Rheumatoid arthritis

Rheumatoid arthritis

What is rheumatoid arthritis?

Rheumatoid arthritis is a chronic disease that affects the joints. The disease often worsens over time and affects the patient’s basic level of function significantly. The disease is autoimmune, which means that the immune system attacks the body’s own cells - it reacts to naturally occurring substances in the body as if they were dangerous. The autoimmune reaction causes the body to form antibodies in the tissue surrounding the joints, resulting in inflammation of the joints. Whereas osteoarthritis is caused by breakdown of joint cartilage, rheumatoid arthritis is caused by a breakdown of cells that line the joints; a breakdown triggered by the immune system’s attacks. The breakdown of these cells causes painful swelling, and over time, the cartilage and bones might be damaged as well. In addition, deformation of the joints might occur, and the inflamed joints could end up being permanently damaged.


What are the symptoms of rheumatoid arthritis?

Rheumatoid arthritis affects several parts of the body and will thus cause symptoms from different organs. First of all, the inflammation commonly occurs in the body’s joints, often symmetrically, so that the same joints in both arms will be inflamed at the same time. Often, the joints in hands and feet will be affected, but generally, any joint might be affected.


You may experience:

·         Feeling stiff in the morning

·         Joint pain

·         Swelling


Rheumatoid arthritis is a systemic disease, which means that it affects multiple parts of the body. Because of this, more organs are vulnerable when you suffer from rheumatoid arthritis. You may therefore experience:


·         Varying degrees of fatigue and a lack of energy

·         Fever

·         Loss of appetite and weight loss

·         Depression


In rare cases, rheumatoid arthritis might cause pneumonia and cardiovascular diseases like arteriosclerosis.

The symptoms of rheumatoid arthritis are physically limiting for the patient, thus reducing his/her possibilities significantly – both in terms of professional qualifications, leisure time activities and everyday activities.

Symptoms will often come and go. Sometimes they are mild, and other times they are severe and extremely painful. When a patient experiences a flare, he/she will feel very unwell. Unfortunately, it is impossible to predict a flare.


How is the course of the disease?

In most cases, the development of rheumatoid arthritis is insidious. The first symptoms often develop gradually over several weeks or months. At first, the patient will feel stiffness and pain in at least one joint when trying to move it. In addition, the joint will often feel sore.

The first symptoms often occur in the small joints in hands and feet. Often at least five joints will be affected, and typically rheumatoid arthritis affects both sides of the body at the same time and to the same extent. The disease is 2-3 times more common in women than in men, and it often develops in people aged 40-60, but it might occur at all ages.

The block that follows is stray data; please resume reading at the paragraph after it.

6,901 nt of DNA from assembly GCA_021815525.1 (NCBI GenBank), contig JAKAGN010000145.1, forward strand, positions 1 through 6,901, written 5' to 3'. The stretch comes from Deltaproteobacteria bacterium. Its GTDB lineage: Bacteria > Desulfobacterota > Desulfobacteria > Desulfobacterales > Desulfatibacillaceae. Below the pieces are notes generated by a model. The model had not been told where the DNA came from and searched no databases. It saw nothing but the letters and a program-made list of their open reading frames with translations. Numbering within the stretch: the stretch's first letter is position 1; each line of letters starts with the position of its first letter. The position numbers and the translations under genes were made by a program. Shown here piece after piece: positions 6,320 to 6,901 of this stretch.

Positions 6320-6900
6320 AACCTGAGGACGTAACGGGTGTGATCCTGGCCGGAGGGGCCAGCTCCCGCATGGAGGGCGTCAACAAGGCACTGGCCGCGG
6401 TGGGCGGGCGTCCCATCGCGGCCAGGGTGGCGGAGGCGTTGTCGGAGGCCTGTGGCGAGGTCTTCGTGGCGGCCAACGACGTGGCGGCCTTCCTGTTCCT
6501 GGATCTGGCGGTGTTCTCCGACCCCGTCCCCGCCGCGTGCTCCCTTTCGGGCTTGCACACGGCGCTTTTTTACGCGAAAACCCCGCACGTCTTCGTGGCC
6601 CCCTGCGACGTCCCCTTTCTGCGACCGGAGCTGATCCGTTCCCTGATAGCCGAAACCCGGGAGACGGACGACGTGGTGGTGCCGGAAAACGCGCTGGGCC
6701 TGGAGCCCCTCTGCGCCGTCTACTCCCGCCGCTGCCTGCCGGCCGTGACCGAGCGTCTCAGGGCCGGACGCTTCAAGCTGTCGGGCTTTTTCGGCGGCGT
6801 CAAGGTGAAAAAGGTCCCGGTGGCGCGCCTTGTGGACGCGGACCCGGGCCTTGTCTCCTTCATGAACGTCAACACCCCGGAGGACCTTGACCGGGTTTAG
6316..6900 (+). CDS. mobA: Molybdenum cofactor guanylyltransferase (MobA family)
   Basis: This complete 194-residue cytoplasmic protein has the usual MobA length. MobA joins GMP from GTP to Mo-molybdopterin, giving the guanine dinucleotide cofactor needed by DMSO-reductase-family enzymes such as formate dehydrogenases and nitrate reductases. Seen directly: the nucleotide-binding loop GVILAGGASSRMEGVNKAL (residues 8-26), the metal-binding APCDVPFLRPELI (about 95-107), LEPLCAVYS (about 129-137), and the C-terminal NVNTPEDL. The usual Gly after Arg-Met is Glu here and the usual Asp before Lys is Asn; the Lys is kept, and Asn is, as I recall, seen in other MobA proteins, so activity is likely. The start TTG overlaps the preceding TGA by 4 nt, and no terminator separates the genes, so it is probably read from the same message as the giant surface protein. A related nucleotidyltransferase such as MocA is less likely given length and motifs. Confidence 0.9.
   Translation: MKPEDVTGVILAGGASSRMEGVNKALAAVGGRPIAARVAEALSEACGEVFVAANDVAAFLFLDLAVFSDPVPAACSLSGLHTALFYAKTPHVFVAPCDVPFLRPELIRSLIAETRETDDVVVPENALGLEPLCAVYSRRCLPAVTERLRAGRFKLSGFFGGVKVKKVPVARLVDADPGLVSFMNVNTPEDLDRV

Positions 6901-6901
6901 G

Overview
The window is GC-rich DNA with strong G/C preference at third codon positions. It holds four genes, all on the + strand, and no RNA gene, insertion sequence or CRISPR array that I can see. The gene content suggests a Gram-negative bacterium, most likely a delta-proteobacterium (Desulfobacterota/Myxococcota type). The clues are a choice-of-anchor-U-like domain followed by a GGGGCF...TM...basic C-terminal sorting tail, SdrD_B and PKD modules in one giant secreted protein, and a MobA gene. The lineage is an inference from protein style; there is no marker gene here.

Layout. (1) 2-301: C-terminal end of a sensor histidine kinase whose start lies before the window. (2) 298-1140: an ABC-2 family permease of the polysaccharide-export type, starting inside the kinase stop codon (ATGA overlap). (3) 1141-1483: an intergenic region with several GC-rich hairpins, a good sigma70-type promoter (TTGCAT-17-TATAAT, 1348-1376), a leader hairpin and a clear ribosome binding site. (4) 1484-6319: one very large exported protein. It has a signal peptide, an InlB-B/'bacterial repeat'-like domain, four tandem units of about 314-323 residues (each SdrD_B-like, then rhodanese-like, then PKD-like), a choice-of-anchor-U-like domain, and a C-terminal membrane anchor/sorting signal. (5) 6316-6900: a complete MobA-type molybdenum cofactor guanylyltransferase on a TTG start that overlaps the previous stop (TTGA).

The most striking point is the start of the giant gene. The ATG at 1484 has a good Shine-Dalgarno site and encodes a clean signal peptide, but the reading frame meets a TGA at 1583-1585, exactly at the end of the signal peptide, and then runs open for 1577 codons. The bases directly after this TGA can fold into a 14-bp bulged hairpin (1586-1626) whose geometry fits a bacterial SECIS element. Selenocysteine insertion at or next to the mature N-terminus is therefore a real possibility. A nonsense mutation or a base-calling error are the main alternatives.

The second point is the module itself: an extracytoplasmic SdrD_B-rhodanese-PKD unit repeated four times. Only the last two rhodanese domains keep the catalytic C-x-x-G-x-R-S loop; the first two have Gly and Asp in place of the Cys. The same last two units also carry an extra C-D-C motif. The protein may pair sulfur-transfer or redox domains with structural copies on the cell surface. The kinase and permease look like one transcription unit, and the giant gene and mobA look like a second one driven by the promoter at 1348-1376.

What causes rheumatoid arthritis?

The cause of the autoimmune attacks is still unknown, but evidence indicates that people with a family history of rheumatoid arthritis and people who smoke have a higher risk of developing the disease.

For some unknown reason, the immune system starts attacking the linings of the joints, causing inflammation, which can cause the cartilage and bones to break down.


How is rheumatoid arthritis treated?

Even though rheumatoid arthritis cannot be cured, an early diagnosis and early treatment is important to prevent or slow joint damage. The goal of the treatment is to reduce inflammation, alleviate pain and minimise potential disabilities caused by pain, joint damage or deformations, and to either stop or slow joint damage.

This can be done using medication that suppress the inflammation without steroids, corticosteroids, medications to suppress the hyperactive immune system etc. In addition, advice from a physiotherapist on how to reduce the strain on vulnerable joints is beneficial. If this proves insufficient, an operation might be necessary.

Additionally, a lifestyle change is often necessary. When you have rheumatoid arthritis, it is important to listen to your body. When you experience a flare, it is recommended that you get plenty of rest, and when the symptoms are mild, it is beneficial to exercise regularly to improve your overall health and to increase your mobility.

Smokers have a much higher risk of developing rheumatoid arthritis. In addition, smoking aggravates the disease, and it is therefore recommended to quit smoking.

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